Phone: 09 360 9138
I knew as soon as I ate at United Kitchen that it was too good to last. The Professor and I had the place to ourselves when we were there in April and the chef brought our food to the table when he'd finished cooking it and it was magic.
That chef, Tom Williamson, did a sublime three-course menu for $45, for goodness' sake. It was an Auckland version of your Parisian neighbourhood local bistro (though cheaper and better) and now it's gone.
Tom, mercifully, has not. You can tell from the punctuationally challenged name of this place. It's a bar on the street front, where you can eat snacks or get a full-on feed, but if you ring and book they are smart enough to pick that you may be happier in the dining room (the former United), through the back and down a few steps.
Here you will be attended to by a variety of waitresses whose exuberant geniality can be hard to distinguish from harassment. I fancy I am not alone in sometimes wanting to eat my dinner and chat with my pals without constantly being badgered for our views. More on this next week.
In contrast to the lean bill of fare at United (just two choices at each stage, which took the stress out of ordering: "We'll have one of everything, thanks"), the menu at Mr Toms has something for all tastes. This is no bad thing, of course, although it seems to have lent the food a lack of focus and refinement, and the prices (mains start at $30, sides are around $10 and desserts $15) are not quite as wallet-friendly.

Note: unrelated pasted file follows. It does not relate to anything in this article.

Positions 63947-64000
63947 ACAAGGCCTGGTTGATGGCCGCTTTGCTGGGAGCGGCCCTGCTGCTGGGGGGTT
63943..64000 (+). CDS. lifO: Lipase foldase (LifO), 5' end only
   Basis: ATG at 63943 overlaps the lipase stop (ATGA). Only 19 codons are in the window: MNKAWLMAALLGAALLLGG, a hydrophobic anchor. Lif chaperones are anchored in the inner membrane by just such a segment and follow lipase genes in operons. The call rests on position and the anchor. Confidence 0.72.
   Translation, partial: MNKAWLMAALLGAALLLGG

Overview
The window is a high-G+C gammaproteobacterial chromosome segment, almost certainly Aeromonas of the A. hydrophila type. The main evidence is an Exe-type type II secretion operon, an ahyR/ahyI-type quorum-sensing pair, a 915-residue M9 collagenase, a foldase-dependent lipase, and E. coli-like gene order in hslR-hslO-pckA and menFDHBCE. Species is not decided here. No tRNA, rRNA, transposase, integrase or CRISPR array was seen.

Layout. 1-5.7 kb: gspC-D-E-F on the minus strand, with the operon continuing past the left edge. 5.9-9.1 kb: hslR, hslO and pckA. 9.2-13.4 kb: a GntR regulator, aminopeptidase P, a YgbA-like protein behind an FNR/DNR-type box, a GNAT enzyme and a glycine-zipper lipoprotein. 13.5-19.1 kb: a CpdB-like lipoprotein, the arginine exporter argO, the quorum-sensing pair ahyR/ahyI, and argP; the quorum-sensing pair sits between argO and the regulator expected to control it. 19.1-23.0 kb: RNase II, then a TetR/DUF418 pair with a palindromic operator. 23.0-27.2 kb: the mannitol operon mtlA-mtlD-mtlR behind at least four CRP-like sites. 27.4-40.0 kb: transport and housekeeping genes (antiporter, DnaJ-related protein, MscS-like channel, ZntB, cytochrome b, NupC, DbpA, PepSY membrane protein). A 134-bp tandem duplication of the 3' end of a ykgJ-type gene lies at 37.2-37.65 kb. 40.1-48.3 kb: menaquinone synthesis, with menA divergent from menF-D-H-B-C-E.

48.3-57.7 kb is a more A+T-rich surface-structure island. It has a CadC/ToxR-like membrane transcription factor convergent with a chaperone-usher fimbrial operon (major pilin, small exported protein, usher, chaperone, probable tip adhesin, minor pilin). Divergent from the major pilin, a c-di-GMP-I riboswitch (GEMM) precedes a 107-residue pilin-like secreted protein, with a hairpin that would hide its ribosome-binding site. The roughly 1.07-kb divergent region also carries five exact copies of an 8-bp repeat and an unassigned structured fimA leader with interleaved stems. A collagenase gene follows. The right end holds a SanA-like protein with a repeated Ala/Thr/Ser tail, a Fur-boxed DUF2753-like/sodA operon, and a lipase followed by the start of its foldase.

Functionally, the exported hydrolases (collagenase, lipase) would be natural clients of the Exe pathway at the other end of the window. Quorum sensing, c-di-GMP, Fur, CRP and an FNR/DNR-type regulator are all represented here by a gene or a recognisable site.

The options, more than a third of which are meat-free, range from the dreaded small plates (quite big, actually) through pizzas to four mains (chook, pasta, beef and fish). It's perfectly good bistro food that never quite ascends to the remarkable.
A moderately good burrata came with heirloom tomatoes, some of which had that vaguely metallic tang of the overripe, and croutons made of meaty wholegrain bread. Courgette flowers done in tempura batter tasted much more of the deep-fryer than the rather stingy quantity of smoked ricotta filling and the salsa verde was an error: deep-fried food cries out for an astringent sauce, rather than more oil.
The 10-pizza selection includes some imaginative toppings (fennel; caramelised pineapple). I went for the simple margherita which was pretty well done, although I fancy the oven ought to have been hotter. But a fist-sized lump of eye fillet with wonderful thrice-cooked chips, and a pappardelle of wild mushroom were state of the art.
Diners may not flock here, but those who do will get a good feed, skilfully prepared. Whether that's enough to ensure the prosperity of a place in this busy part of town remains to be seen.